Bench-test comparison of 26 emergency and transport ventilatorsReport as inadecuate

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Critical Care

, 18:506

First Online: 15 October 2014Received: 12 May 2014Accepted: 22 August 2014


IntroductionNumerous emergency and transport ventilators are commercialized and new generations arise constantly. The aim of this study was to evaluate a large panel of ventilators to allow clinicians to choose a device, taking into account their specificities of use.

MethodsThis experimental bench-test took into account general characteristics and technical performances. Performances were assessed under different levels of FIO2 100%, 50% or Air-Mix, respiratory mechanics compliance 30,70,120 mL-cmH2O; resistance 5,10,20 cmH2O-mL-s, and levels of leaks 3.5 to 12.5 L-min, using a test lung.

ResultsIn total 26 emergency and transport ventilators were analyzed and classified into four categories ICU-like, n = 5; Sophisticated, n = 10; Simple, n = 9; Mass-casualty and military, n = 2. Oxygen consumption 7.1 to 15.8 L-min at FIO2 100% and the Air-Mix mode FIO2 45 to 86% differed from one device to the other. Triggering performance was heterogeneous, but several sophisticated ventilators depicted triggering capabilities as efficient as ICU-like ventilators. Pressurization was not adequate for all devices. At baseline, all the ventilators were able to synchronize, but with variations among respiratory conditions. Leak compensation in most ICU-like and 4-10 sophisticated devices was able to correct at least partially for system leaks, but with variations among ventilators.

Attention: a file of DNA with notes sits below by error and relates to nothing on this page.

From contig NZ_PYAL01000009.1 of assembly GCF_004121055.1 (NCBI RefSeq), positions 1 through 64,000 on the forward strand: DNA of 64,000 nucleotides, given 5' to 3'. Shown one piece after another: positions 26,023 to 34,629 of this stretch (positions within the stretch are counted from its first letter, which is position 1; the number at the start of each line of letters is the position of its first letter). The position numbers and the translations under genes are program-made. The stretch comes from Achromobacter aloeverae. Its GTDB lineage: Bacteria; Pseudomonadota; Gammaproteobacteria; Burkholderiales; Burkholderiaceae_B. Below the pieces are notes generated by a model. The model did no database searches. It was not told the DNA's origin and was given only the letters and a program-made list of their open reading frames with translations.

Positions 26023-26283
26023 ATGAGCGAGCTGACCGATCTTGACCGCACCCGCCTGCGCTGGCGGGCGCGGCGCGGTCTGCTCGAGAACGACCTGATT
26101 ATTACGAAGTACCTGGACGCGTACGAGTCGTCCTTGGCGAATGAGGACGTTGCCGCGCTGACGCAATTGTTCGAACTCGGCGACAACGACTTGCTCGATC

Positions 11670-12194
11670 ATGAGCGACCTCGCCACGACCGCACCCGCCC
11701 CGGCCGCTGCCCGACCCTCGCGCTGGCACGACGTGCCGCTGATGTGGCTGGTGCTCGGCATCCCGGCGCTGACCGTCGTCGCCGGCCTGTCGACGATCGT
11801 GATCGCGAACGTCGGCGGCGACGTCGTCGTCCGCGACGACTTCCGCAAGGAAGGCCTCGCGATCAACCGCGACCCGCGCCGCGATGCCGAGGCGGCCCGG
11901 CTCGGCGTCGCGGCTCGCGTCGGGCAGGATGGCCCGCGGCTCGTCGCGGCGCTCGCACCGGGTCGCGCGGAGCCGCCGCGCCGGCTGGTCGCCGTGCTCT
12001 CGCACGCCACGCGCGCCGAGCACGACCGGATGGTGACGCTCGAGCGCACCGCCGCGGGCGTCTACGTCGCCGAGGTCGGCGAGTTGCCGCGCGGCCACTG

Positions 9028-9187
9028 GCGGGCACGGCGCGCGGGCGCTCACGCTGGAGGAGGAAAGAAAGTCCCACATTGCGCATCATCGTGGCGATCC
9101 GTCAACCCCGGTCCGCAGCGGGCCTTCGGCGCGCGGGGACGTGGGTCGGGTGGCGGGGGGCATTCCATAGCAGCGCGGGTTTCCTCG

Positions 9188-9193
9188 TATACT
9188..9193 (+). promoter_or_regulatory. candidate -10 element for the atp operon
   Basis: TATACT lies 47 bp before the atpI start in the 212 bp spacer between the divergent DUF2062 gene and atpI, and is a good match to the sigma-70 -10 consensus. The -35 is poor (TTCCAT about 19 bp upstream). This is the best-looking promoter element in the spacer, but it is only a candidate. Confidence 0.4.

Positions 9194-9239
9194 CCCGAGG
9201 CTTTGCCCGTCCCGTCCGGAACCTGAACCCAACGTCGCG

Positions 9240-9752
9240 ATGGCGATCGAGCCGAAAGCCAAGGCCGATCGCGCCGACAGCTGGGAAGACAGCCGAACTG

ConclusionMajor differences were observed between devices and categories, either in terms of general characteristics or technical reliability, across the spectrum of operation. Huge variability of tidal volume delivery with some devices in response to modifications in respiratory mechanics and FIO2 should make clinicians question their use in the clinical setting.

AbbreviationsAIthe global asynchrony index between the simulated patient and the ventilator

Air-Mixdesign of a specific air-mixing condition using the Venturi effect resulting in variable oxygen inspiratory fraction

ARDSacute respiratory distress syndrome

COPDchronic obstructive pulmonary disease

CPAPcontinuous positive airway pressure


DIoverall inspiratory delay, composed of the two trigger components trigger delay + pressurization delay

DPpressurization delay, which is the time at which the airway pressure signal rose

DTtriggering delay between onset of the airway pressure decay and flow delivery

EDemergency department

ETVemergency and transport ventilators

FIO2oxygen inspiratory fraction, which is a parameter for the neuro-muscular activation of the respiratory system, an important determinant for the work of breathing

NIVnoninvasive ventilation

P0.1the negative airway pressure generated during the first 100 msec of an occluded inspiration

PEEPpositive end-expiratory pressure

Pmussimulated patient-s respiratory muscle effort intensity

PSpressure support

PSVpressure support ventilation

PTPthe airway pressure-time product per cycle during the trigger phase

RRrespiratory rate

VTtidal volume

WHOWorld Health Organization

Electronic supplementary materialThe online version of this article doi:10.1186-s13054-014-0506-0 contains supplementary material, which is available to authorized users.

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Author: Erwan L-Her - Annie Roy - Nicolas Marjanovic


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